The hackers who stole data on millions of Target customers broke into the retailer's computers using information lifted from a Pennsylvania heating and cooling contractor, a prominent technology reporter said Wednesday.
An executive of Target Corp. says the retailer has taken actions to shore up security following the massive breach of millions of consumers' data during the holiday season. He urged banks, retailers and the government to work together to protect consumers.
One website that sells stolen credit and debit card information is clean and user friendly, but it's run by a sophisticated criminal who could harm naive users.
The institutions aren't happy about the costs they're incurring -- an estimated $25 million to $30 million -- because of the massive data breach at Target, said Bill Hampel, chief economist for the Credit Union National Association.
The consumer electronics retailer is consolidating sales departments and reducing the number of managers in Canadian stores.
The nation's biggest banks have replaced 15 million credit and debit cards involved in the massive data theft at Target stores, according to the Consumer Bankers Association, a trade group.
The consensus of analysts following 3M is that the firm will earn about $1.1 billion on sales of about $7.7 billion.
Target Chief Financial Officer John Mulligan will appear before the committee, as will representatives of Consumers Union, the Federal Trade Commission, and the U.S. Secret Service and Department of Justice.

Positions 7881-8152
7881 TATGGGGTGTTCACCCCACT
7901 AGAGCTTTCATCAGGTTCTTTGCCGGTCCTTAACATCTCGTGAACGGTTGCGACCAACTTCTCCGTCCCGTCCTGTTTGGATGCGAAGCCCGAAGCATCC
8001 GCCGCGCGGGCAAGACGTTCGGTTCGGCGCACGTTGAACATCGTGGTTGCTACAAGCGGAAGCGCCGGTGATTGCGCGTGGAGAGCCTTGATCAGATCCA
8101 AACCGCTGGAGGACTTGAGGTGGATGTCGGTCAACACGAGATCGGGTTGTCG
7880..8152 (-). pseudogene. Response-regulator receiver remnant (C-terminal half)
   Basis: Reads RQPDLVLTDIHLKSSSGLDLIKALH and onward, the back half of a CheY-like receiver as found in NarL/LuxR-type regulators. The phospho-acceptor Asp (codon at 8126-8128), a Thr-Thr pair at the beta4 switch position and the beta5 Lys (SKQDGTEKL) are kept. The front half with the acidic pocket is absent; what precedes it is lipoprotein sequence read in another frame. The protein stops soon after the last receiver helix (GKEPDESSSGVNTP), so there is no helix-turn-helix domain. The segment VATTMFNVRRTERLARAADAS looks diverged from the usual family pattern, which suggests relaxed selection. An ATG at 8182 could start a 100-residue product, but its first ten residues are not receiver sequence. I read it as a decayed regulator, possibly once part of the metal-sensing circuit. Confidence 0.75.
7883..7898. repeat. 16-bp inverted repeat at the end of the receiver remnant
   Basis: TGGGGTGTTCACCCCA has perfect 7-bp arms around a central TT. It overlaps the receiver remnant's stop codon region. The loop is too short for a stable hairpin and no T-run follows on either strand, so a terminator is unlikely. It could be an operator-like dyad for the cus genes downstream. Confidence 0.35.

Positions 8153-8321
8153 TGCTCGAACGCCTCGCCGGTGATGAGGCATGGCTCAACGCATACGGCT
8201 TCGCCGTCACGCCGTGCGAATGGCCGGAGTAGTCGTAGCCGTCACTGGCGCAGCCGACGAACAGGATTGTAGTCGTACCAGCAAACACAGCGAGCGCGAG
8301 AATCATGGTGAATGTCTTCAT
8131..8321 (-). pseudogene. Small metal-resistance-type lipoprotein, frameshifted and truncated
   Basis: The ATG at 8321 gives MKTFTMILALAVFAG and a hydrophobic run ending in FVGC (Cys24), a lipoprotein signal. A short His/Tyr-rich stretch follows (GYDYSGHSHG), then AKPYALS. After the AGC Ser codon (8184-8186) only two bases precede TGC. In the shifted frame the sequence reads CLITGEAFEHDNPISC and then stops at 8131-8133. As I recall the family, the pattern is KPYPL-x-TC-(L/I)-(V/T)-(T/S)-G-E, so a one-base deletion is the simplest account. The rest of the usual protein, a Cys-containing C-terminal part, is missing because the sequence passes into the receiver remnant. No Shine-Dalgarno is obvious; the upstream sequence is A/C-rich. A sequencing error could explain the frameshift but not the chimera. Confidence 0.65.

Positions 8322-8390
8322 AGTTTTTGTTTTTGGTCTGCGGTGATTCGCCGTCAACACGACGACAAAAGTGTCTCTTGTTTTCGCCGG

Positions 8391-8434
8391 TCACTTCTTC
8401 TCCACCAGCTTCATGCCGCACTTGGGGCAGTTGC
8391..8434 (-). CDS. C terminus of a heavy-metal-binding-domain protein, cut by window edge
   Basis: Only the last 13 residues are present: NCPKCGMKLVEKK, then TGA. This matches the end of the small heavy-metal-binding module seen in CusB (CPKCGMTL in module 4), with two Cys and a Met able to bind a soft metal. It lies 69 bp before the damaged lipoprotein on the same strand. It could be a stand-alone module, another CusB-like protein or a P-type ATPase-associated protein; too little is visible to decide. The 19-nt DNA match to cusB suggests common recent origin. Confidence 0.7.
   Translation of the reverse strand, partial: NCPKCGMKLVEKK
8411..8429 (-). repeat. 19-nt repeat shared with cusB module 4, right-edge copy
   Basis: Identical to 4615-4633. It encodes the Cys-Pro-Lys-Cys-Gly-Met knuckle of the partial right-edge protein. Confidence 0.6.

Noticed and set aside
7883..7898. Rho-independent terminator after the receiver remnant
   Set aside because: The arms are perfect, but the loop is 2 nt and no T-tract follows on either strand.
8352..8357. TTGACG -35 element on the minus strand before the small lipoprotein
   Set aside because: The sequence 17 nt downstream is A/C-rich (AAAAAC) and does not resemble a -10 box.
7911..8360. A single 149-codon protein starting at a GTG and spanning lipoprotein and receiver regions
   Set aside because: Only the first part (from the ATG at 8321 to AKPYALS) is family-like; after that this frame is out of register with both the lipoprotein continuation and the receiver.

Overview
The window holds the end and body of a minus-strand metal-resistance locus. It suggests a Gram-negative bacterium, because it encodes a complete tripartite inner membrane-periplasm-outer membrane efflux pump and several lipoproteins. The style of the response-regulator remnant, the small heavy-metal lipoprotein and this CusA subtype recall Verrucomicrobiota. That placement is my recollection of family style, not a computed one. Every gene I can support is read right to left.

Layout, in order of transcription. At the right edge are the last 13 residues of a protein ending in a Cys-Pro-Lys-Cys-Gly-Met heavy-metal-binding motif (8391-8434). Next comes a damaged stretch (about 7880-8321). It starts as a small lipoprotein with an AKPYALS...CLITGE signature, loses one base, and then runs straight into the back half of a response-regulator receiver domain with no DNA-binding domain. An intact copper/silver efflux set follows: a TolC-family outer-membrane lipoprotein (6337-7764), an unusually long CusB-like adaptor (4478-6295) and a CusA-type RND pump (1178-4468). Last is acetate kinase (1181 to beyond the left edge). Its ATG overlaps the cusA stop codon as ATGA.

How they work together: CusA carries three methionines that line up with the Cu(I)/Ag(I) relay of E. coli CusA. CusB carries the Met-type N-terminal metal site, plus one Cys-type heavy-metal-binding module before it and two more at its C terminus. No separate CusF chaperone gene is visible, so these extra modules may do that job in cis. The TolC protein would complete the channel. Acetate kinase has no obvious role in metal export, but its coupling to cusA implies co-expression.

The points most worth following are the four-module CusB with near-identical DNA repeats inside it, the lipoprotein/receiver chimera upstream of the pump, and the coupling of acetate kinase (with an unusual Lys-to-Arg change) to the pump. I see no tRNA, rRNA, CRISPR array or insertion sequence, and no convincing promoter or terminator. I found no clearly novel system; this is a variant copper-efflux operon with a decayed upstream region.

Thieves could buy everything needed to create fake credit cards -- a card reader, writer, printer and embosser -- for about $1,500. They could buy the devices online, or directly from manufacturers.
IntelCrawler officials say they're confident the Russian teen is the source for the computer code, given electronic evidence he has left behind. That includes online posts offering the software for sale.
At 20,000 square feet, TargetExpress will be about 15 percent of the size of a typical Target store.
Shares of Best Buy fell nearly 30 percent on Thursday after the retailer reported poor financial results from the critical holiday shopping season, despite price cuts intended to keep the company competitive with rivals such as Amazon, Walmart and Target.
RAM scrapers. Point-of-sale systems. Malicious code. Cybersecurity experts explain the tools of data thieves to take us inside the Target security breach.
Communications experts praise CEO Gregg Steinhafel's late response but some wonder why it took so long.
Traditionally, pacemakers are about the size of a pocket watch. But the new, pencil-thin devices are shorter than a AAA battery, and are designed to be implanted directly into the heart.